The Dream Catcher

Daniel Lynch combined his dreams of racing and firefighting into a life of service

By Mike Savicki


Have you ever wondered what it might be like to leave family, friends and a guaranteed job behind to chase a dream? What decision might you make if you knew that your chances of success on the unknown path would be slim, and if you were lucky enough to get a break and land a job – and that’s a big if – you’d likely be starting at the very bottom with no guarantee of a paycheck? Would you pack your bags, or would you play it safe and stick with the sure thing?


Seven years ago, Daniel Lynch was faced with such a decision. He had spent nearly two years as a fire fighter on Long Island – the same position both his father and grandfather had served before him – yet he was feeling the pull of racing. His sure thing was a career on Long Island, yet his dream was a life racing in North Carolina.


“I had gotten all my firefighting certifications in New York and was happy in my job, but felt there was still something missing,” Daniel Lynch begins. “My passion, my life, included both building cars with my Dad and firefighting, too, and I knew I’d never be happy unless I tried to build a life that let me do both those things. I knew I could fire fight anywhere, but if I wanted to race I’d have to move south.”


So Lynch packed his bags and headed to Mooresville. That’s where he believed he could make his dream a reality. He knew next to no one in the industry.


Daniel Lynch explains, “The first thing I did was enroll in pit crew classes while I started looking for a job. I knocked on every door I could and felt like I got the break I needed when a team told me ‘we don’t really have a paid position for you right now, but if you want to volunteer with us, we can see where it goes and slowly get you into working on race cars.’ That was the chance I had hoped for.”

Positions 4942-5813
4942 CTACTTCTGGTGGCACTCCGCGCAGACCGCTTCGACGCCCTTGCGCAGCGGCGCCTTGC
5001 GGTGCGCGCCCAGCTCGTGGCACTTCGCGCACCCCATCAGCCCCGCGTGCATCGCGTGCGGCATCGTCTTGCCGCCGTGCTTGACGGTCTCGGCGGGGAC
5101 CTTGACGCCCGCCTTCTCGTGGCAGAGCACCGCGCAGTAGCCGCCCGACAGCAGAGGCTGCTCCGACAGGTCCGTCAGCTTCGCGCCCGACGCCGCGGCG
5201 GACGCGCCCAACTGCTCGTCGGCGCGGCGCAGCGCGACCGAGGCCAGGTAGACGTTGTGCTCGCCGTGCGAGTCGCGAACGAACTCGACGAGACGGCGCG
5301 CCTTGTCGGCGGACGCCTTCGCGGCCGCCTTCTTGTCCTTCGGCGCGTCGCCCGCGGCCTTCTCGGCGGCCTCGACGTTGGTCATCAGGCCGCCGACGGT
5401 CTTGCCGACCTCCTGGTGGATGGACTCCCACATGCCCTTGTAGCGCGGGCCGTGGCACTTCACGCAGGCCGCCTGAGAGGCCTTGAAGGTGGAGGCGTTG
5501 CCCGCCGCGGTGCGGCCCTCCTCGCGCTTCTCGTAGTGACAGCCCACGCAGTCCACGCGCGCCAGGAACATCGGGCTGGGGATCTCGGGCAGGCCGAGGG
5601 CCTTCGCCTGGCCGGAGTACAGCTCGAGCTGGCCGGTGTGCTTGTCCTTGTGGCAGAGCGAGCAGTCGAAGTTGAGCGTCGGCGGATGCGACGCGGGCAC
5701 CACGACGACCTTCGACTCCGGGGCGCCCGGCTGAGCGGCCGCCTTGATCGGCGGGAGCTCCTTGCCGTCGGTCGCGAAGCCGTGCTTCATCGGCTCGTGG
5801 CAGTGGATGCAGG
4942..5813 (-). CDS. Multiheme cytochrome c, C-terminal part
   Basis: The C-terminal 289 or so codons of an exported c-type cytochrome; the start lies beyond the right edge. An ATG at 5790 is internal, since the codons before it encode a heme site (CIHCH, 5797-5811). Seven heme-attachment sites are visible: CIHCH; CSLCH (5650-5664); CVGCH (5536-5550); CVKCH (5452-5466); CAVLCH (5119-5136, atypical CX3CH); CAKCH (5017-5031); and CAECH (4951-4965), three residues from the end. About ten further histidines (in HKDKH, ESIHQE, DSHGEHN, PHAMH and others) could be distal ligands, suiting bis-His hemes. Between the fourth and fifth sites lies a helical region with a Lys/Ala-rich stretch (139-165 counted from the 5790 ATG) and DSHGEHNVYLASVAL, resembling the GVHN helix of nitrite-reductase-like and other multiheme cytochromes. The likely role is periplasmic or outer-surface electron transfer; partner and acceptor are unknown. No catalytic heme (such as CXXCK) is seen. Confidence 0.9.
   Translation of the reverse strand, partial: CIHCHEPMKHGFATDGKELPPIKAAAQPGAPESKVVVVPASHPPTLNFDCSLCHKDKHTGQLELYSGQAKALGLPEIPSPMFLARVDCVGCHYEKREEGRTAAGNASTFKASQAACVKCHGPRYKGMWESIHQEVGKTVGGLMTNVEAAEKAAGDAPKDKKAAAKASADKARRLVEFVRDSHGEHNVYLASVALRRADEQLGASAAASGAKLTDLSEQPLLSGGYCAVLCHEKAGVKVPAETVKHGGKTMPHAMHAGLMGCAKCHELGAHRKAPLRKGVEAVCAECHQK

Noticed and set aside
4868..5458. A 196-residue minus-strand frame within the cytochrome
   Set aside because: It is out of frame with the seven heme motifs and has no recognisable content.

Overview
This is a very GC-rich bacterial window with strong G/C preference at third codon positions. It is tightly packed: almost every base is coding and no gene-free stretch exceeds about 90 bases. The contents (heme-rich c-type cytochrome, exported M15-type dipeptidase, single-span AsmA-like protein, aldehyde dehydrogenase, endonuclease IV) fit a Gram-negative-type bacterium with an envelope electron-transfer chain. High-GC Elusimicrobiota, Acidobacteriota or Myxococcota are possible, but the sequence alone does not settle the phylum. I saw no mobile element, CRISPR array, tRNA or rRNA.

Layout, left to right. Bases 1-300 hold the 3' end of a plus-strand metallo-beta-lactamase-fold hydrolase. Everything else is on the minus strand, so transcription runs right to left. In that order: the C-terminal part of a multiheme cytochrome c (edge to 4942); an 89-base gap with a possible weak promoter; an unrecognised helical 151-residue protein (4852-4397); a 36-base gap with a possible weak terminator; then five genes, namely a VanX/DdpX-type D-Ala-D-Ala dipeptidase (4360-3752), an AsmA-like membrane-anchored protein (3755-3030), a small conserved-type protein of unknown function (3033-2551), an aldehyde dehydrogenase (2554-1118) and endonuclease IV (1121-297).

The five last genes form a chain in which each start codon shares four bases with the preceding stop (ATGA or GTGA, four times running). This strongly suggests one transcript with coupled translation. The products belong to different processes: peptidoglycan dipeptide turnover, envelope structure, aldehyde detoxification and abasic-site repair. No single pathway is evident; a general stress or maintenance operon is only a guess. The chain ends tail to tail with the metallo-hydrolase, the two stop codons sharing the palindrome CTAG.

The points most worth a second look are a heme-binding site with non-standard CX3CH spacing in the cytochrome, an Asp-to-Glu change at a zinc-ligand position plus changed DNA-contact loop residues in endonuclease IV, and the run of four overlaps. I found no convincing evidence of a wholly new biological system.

For the next five years, Lynch got experience working in a variety of positions from tire specialist to interior mechanic on several Sprint Cup and Nationwide teams. He learned from drivers Ken Schrader, Regan Smith, Mark Martin, Paul Menard and Sam Hornish, Jr., and gave countless extra hours every week learning everything he could.


“When I first began, I wasn’t getting paid much more than a volunteer,” he jokes, “but these were jobs, they gave me experience and they were my beginning. I knew I’d have to get into the sport on my own and do whatever came my way. It was difficult a lot of the time as I moved from team to team, but I am so fortunate things happened like they did.”


At the same time Daniel Lynch was gaining race experience, he connected as a volunteer with the South Iredell Fire Department. Fire fighting was in his blood and he still felt the call to serve.


“I could have made the decision to do one job or the other, but I know myself and I know that if I chose one without the other, it wouldn’t be fair to what I have always dreamed of doing, and I wouldn’t be the person I had always dreamed of being,” he exclaims.


His passion and his selflessness are paying dividends.


Lynch, 25, now serves as the interior mechanic on Brad Keselowski’s No. 22 Discount Tire Dodge Challenger in the Nationwide Series. Of his many shop and trackside tasks, he is responsible for driver safety, comfort and maintaining specified performance standards inside the car. And he is an emergency responder, too, with rapid intervention, HAZMAT and NIMS certifications. If Lynch is within radio distance and he’s not at Penske Racing, you’ll catch him responding to calls ranging from automobile accidents and house fires to alarms of all types.


“To me, the greatest combination I could imagine is winning a race and saving someone’s life,” he concludes. “Not everybody can say they did both those things in a lifetime, let alone a single day. That’s what I want, that’s just who I am and that’s what I told myself a long time ago I wanted to do.”


Sometimes it pays to take a chance and follow your dream.


This article was originally published in Currents Magazine in 2012.